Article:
St. Louis is a rarity in that it's metropolitan area is split not only into the usual political parties, but into a large number of political entities as well. Citizens here distrust government, but seem to love governments. The book begins with the split between the City and County of St. Louis in 1876 and goes on to how St. Louis went from one dominant government, the City of St. Louis, to more than 300 in the region today. It also touches on the ramifications of having that many individual municipalities, some tiny and some huge. This book explores the suburban explosion, the rise of regional districts, and the outlook for the future. We have rejected being like someone else and, instead, decided to be distinctively St. Louis: fragmented by design.The title page has been signed by "Terry Jones," though I first thought there was no title page in the book. The first couple of pages are "praise quotations" for the book, which isn't unusual. But putting the copyright date on the back of the second page is rather strange. Opposite it is the Table of Contents and then, after turning another page, you'll finally find the title page. Turn another page, and there's the Dedication to his wife. Turn another page, and there's a Preface. Turn another page, and there a 3-page Foreword. None of these pages is numbered, and only the copyright page and the Foreword include writing on the left-hand page. Now we get to Chapter 1, where actual page numbers begin on the second page. What an odd arrangement! And I haven't even started reading the book yet. In this video, Terry Jones talks about how St. Louis became so fragmented.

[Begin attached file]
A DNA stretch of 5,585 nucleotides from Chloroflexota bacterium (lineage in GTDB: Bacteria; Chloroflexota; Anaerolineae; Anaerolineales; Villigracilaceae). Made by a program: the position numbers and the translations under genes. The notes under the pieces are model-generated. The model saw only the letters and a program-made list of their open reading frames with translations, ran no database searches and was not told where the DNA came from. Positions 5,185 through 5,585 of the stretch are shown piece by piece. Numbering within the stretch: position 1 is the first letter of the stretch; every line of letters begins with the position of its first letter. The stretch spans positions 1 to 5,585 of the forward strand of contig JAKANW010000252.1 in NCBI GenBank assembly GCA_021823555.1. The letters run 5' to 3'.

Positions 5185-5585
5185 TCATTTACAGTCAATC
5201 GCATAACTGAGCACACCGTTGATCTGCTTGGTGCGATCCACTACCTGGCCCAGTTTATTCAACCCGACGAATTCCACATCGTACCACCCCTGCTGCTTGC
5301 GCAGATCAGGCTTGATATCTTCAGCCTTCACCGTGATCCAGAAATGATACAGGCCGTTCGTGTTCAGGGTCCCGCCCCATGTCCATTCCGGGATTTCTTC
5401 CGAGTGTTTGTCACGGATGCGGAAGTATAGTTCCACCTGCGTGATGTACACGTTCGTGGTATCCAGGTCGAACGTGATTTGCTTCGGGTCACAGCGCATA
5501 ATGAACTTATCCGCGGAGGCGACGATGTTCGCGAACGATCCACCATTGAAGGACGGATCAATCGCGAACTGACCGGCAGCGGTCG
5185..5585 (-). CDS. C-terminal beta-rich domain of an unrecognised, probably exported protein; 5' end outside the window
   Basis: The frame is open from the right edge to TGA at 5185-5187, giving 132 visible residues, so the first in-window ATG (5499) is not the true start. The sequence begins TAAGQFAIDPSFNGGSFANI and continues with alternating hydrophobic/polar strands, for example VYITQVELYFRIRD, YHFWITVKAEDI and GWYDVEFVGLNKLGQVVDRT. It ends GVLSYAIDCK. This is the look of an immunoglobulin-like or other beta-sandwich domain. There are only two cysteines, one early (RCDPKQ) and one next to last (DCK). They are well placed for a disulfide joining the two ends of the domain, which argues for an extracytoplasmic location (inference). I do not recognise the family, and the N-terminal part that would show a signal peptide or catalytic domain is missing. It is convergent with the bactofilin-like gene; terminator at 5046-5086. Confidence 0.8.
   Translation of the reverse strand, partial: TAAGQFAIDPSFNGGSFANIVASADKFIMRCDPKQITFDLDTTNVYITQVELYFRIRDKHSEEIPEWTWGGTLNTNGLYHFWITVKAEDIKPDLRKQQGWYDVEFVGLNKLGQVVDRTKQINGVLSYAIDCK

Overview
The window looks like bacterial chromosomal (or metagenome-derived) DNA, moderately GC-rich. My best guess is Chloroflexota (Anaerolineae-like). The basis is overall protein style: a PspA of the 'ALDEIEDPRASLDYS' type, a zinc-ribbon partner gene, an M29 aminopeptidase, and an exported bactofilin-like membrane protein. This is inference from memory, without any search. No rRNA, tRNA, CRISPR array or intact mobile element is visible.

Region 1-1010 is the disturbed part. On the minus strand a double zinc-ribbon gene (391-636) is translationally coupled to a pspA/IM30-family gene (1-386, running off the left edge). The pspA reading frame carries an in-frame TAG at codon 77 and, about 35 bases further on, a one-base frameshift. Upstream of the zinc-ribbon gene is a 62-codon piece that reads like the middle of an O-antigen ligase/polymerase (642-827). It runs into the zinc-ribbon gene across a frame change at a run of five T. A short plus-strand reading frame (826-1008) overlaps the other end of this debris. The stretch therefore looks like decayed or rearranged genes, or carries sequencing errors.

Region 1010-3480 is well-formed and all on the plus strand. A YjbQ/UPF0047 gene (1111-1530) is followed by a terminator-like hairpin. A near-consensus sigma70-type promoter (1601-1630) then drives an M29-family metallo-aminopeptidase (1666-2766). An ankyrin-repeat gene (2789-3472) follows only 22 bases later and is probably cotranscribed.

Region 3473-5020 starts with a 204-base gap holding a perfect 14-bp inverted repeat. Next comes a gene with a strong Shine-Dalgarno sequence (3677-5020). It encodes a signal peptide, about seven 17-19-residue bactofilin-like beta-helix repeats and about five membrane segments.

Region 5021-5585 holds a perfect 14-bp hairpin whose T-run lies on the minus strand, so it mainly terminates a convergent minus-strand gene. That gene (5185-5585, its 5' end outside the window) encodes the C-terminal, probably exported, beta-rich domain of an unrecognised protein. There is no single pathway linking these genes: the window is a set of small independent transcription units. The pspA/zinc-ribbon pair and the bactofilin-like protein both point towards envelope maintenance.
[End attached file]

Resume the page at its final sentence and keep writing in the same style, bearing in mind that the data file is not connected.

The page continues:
If the video quits working, view it on YouTube.
Summary of City-County Reorganization Attempts According to Fragmented by Design by E. Terrence Jones by Richard Bose.
In case you wonder why I'm reading such a book, it's because I moved to St. Louis in June. Yesterday, I voted here for the second time, and I'm trying to understand this place. By the way, I live in University City, where the population was 35,148 in 2013. That's in St. Louis County due west of the City of St. Louis. The combined metropolitan area has a population of 2,900,605. Plus me.
Claire @ The Captive Reader and Linda @ Silly Little Mischief that encourages us to share the names of books we checked out of the library. See what others got this week.